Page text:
The Moon doesn't have an atmosphere, but it is surrounded by a thick dust cloud; the dust constantly falls down to the lunar surface, but new dust constantly jumps to replenish it. The pattern of dust falling back to its home "in due time … will fill in craters," says the University of Colorado, Boulder's Mihaly Horanyi, who led the team that found the dust cloud. "Eventually this will erase the footprints of the astronauts." But why is this happening?
Some astronomers believe this happens due to the the "steady rain" of particles that impact the lunar surface, constantly scattering new dust onto the surface. But these are not clouds like the ones on Earth - they aren't even visible if direct light doesn't shine on them. They also get much more dense when the Earth-Moon system passes through debris left in the wake of a comet.
"The Geminid meteor shower generates shooting stars on Earth, but they can't do that on the moon," said Mihaly Horanyi, a physicist at the University of Colorado, Boulder, and the first author on the paper. "They hit the surface on the moon and increase the dust density for a few days."
In a way, it's like a car splashing bugs on the windshield. Rick Elphic, a LADEE project scientist who was unaffiliated with the study said:
"The Earth/moon system orbits the sun with an average speed of 67,000 miles per hour, and like bugs on a car windshield, the interplanetary micrometeoroid materials smack into the 'upstream' side of the Earth and moon," Elphic reportedly said. "On Earth these cause meteors, which burn up in the atmosphere, but with the almost negligible atmosphere on the moon, these particles smash right into the lunar surface with tremendous speed."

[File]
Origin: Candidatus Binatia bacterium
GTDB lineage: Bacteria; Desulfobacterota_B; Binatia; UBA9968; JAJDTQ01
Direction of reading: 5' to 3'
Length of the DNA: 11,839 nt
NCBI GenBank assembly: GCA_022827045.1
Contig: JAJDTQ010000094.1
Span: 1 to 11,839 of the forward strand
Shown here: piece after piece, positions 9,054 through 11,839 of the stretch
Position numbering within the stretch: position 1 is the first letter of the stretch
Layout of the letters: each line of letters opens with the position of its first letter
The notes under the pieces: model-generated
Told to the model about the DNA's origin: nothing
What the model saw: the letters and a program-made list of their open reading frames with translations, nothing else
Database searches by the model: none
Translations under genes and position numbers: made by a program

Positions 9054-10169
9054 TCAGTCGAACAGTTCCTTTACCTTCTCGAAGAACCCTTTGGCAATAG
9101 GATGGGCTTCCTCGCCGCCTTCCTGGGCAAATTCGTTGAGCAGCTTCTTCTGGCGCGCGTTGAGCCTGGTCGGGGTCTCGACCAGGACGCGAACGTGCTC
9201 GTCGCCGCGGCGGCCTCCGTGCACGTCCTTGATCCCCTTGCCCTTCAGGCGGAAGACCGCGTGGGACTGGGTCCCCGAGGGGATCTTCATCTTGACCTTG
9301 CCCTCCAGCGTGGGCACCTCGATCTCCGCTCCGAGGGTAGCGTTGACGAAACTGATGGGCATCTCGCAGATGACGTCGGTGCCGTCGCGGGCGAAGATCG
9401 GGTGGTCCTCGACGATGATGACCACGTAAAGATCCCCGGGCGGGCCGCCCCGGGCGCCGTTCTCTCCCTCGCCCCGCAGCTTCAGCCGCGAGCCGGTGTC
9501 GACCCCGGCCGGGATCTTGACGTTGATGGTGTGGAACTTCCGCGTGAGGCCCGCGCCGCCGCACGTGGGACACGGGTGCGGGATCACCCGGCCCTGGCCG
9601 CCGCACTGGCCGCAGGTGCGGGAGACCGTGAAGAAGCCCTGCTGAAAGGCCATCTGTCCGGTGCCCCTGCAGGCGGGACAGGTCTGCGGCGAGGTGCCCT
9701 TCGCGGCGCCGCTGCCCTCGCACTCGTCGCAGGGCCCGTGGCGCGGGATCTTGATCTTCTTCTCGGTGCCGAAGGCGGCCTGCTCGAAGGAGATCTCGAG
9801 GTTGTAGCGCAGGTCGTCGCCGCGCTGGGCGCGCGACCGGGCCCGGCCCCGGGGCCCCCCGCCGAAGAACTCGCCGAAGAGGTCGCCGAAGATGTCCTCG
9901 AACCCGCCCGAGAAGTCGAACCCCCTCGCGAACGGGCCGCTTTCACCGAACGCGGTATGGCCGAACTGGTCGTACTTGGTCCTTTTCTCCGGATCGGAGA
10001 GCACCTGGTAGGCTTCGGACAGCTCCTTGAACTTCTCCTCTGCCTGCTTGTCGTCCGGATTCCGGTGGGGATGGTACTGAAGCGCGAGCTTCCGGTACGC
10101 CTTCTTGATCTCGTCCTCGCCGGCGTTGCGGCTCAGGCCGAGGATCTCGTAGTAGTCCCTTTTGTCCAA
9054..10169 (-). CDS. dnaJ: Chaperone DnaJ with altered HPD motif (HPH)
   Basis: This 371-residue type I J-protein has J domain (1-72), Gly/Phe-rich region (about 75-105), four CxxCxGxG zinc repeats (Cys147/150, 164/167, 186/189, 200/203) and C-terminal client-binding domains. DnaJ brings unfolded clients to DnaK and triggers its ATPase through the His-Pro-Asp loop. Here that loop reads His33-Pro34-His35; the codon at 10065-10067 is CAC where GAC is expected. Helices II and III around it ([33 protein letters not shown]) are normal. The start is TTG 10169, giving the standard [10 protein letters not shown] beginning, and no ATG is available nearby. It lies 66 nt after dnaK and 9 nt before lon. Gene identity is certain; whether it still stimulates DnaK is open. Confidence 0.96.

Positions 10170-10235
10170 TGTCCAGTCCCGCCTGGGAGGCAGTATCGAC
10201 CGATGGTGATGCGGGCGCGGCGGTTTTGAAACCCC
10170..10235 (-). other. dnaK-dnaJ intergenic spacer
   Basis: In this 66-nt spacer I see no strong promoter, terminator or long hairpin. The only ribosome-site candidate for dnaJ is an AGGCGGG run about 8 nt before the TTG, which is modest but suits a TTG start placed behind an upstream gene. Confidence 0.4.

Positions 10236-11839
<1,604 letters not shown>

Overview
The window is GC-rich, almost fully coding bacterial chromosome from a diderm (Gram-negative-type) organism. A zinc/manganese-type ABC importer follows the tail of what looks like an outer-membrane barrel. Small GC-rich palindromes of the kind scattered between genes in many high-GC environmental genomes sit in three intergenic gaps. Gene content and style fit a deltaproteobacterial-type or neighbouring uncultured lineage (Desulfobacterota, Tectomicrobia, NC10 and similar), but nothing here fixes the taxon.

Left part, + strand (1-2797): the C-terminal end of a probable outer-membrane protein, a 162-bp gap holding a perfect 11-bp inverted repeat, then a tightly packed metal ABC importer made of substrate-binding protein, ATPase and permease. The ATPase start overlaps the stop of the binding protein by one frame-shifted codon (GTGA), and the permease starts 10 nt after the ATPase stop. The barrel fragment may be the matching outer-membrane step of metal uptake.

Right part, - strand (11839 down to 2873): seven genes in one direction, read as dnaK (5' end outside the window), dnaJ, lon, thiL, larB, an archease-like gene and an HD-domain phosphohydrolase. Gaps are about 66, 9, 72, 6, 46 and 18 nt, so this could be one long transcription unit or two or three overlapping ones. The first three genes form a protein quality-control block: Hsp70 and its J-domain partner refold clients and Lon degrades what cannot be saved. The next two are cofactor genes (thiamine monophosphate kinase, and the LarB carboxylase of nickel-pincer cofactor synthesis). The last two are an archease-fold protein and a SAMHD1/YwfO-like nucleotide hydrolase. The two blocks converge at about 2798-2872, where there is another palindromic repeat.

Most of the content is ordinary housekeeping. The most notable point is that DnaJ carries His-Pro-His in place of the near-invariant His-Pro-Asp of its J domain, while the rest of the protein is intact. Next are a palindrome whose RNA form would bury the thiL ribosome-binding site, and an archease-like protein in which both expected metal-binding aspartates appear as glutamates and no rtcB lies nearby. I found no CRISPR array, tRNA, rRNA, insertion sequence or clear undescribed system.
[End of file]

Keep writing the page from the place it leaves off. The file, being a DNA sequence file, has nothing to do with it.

These impacts cause the dust to raise at 125 miles above the moon's surface, but it doesn't send the dust high enough or fast enough to escape the moon's gravity.
"This is day in and day out," Horanyi said. "It is continuously ongoing. Every impact is just a little speck of dust being replaced, but eventually, this process will erase the footprints of the first astronauts to step on the moon."
Researchers also note that the cloud is not symmetrical, due to the nature of the collisions.
"The lopsided part was kind of a surprise from nature," said Jamey Szalay, a fourth-year graduate student at the University of Colorado, Boulder, who worked on the study.
As they were figuring all these out, astronomers remembered that Apollo astronauts orbiting the moon in the 1960s and 70s saw a glow along the horizon just before sunrise, which at the time made scientists believe that the glow was created by dust. This new study confirms that theory, but still doesn't explain the glow the astronauts reported.
"We have found no evidence of the high density small particle population that could have explained the Apollo reports," Horanyi said.
New answers, and new questions emerge alike; the moon is still a mysterious, attractive place.